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The Mermaid Of Lighthouse Point
by [?]

Some forty years ago, on the northern coast of California, near the Golden Gate, stood a lighthouse. Of a primitive class, since superseded by a building more in keeping with the growing magnitude of the adjacent port, it attracted little attention from the desolate shore, and, it was alleged, still less from the desolate sea beyond. A gray structure of timber, stone, and glass, it was buffeted and harried by the constant trade winds, baked by the unclouded six months’ sun, lost for a few hours in the afternoon sea-fog, and laughed over by circling guillemots from the Farallones. It was kept by a recluse–a preoccupied man of scientific tastes, who, in shameless contrast to his fellow immigrants, had applied to the government for this scarcely lucrative position as a means of securing the seclusion he valued more than gold. Some believed that he was the victim of an early disappointment in love–a view charitably taken by those who also believed that the government would not have appointed “a crank” to a position of responsibility. Howbeit, he fulfilled his duties, and, with the assistance of an Indian, even cultivated a small patch of ground beside the lighthouse. His isolation was complete! There was little to attract wanderers here: the nearest mines were fifty miles away; the virgin forest on the mountains inland were penetrated only by sawmills and woodmen from the Bay settlements, equally remote. Although by the shore-line the lights of the great port were sometimes plainly visible, yet the solitude around him was peopled only by Indians,–a branch of the great northern tribe of “root-diggers,”–peaceful and simple in their habits, as yet undisturbed by the white man, nor stirred into antagonism by aggression. Civilization only touched him at stated intervals, and then by the more expeditious sea from the government boat that brought him supplies. But for his contiguity to the perpetual turmoil of wind and sea, he might have passed a restful Arcadian life in his surroundings; for even his solitude was sometimes haunted by this faint reminder of the great port hard by that pulsated with an equal unrest. Nevertheless, the sands before his door and the rocks behind him seemed to have been untrodden by any other white man’s foot since their upheaval from the ocean. It was true that the little bay beside him was marked on the map as “Sir Francis Drake’s Bay,” tradition having located it as the spot where that ingenious pirate and empire-maker had once landed his vessels and scraped the barnacles from his adventurous keels. But of this Edgar Pomfrey–or “Captain Pomfrey,” as he was called by virtue of his half-nautical office–had thought little.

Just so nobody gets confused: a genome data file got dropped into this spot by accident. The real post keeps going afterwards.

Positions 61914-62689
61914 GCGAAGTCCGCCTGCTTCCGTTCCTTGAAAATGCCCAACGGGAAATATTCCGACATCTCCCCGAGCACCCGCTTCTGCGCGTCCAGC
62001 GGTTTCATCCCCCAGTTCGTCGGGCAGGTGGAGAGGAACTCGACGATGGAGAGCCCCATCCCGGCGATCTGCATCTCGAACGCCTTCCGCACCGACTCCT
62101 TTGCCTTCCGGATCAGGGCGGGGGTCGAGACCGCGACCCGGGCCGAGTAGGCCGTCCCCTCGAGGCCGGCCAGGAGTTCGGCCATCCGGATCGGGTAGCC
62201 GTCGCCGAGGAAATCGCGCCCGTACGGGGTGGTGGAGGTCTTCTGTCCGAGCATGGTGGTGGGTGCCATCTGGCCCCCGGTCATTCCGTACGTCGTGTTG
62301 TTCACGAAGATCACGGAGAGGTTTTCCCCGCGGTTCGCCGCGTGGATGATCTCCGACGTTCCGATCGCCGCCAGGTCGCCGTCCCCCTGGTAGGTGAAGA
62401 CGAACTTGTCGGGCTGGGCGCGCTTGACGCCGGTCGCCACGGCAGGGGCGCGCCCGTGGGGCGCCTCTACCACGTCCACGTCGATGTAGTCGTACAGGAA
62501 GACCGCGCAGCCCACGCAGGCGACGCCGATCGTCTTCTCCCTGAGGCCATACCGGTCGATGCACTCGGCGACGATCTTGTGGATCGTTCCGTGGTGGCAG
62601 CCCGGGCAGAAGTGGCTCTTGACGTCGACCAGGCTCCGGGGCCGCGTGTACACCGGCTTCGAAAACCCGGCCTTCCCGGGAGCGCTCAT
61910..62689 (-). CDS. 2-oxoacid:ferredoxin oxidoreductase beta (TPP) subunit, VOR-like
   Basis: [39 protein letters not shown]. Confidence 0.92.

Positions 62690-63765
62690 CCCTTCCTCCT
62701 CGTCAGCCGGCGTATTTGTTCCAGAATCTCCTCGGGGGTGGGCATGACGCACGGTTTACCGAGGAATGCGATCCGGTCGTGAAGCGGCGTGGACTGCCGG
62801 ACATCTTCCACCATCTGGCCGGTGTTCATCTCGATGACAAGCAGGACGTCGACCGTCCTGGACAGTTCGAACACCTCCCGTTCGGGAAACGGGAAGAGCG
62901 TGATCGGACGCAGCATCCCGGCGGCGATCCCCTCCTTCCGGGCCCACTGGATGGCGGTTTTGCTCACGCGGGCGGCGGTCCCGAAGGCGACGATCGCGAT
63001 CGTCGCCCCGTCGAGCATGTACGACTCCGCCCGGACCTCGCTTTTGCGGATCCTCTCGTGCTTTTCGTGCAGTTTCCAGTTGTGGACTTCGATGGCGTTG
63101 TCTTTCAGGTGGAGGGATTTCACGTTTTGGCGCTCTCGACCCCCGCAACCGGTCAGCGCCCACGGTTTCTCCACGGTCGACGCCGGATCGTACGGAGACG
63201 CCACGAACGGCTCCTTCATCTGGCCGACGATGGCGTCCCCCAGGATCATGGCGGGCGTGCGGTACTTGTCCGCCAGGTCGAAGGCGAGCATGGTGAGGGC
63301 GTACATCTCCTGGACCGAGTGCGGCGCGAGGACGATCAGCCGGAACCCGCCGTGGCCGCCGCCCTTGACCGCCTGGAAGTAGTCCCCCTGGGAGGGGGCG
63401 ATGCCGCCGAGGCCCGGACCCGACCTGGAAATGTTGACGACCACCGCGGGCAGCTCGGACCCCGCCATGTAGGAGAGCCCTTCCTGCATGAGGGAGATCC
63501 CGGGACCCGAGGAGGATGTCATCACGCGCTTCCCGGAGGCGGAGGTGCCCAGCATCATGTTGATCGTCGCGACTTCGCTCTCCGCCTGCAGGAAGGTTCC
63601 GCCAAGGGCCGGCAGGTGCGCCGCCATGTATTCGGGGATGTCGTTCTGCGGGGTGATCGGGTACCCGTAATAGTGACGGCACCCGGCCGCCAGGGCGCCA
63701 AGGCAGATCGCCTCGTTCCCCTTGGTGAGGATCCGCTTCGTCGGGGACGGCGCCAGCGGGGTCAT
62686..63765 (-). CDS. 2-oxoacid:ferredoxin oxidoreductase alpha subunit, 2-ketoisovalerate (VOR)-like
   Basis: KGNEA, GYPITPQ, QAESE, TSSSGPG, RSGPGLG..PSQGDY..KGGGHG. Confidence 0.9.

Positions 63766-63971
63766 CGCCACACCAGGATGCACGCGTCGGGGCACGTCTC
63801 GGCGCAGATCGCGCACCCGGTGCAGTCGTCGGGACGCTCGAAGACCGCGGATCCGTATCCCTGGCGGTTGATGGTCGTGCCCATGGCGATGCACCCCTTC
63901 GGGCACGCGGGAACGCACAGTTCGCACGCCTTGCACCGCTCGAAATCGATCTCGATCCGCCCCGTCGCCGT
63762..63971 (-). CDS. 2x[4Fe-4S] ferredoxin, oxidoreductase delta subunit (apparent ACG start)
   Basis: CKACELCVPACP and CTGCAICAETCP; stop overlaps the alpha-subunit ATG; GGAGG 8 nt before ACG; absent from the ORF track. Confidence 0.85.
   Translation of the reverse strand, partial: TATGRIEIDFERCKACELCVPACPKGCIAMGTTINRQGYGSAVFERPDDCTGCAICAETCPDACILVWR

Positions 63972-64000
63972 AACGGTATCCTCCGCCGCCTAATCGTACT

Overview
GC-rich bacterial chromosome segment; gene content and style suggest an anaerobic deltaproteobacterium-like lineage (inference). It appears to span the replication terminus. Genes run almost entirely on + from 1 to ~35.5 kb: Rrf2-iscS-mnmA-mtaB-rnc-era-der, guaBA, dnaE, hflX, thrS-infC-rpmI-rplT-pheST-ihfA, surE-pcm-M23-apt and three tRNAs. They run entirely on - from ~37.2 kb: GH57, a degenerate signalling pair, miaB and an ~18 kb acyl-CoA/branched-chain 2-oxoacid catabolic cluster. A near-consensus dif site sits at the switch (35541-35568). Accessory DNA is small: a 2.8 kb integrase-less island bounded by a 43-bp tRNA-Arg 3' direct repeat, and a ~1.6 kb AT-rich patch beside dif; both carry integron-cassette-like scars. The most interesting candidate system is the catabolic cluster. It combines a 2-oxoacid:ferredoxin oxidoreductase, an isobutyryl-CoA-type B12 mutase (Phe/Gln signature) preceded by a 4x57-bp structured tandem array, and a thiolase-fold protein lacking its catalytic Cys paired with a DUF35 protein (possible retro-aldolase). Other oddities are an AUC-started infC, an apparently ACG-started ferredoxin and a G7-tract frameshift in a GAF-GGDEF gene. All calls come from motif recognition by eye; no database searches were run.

For the first six months he had thoroughly enjoyed his seclusion. In the company of his books, of which he had brought such a fair store that their shelves lined his snug corners to the exclusion of more comfortable furniture, he found his principal recreation. Even his unwonted manual labor, the trimming of his lamp and cleaning of his reflectors, and his personal housekeeping, in which his Indian help at times assisted, he found a novel and interesting occupation. For outdoor exercise, a ramble on the sands, a climb to the rocky upland, or a pull in the lighthouse boat, amply sufficed him. “Crank” as he was supposed to be, he was sane enough to guard against any of those early lapses into barbarism which marked the lives of some solitary gold-miners. His own taste, as well as the duty of his office, kept his person and habitation sweet and clean, and his habits regular. Even the little cultivated patch of ground on the lee side of the tower was symmetrical and well ordered. Thus the outward light of Captain Pomfrey shone forth over the wilderness of shore and wave, even like his beacon, whatever his inward illumination may have been.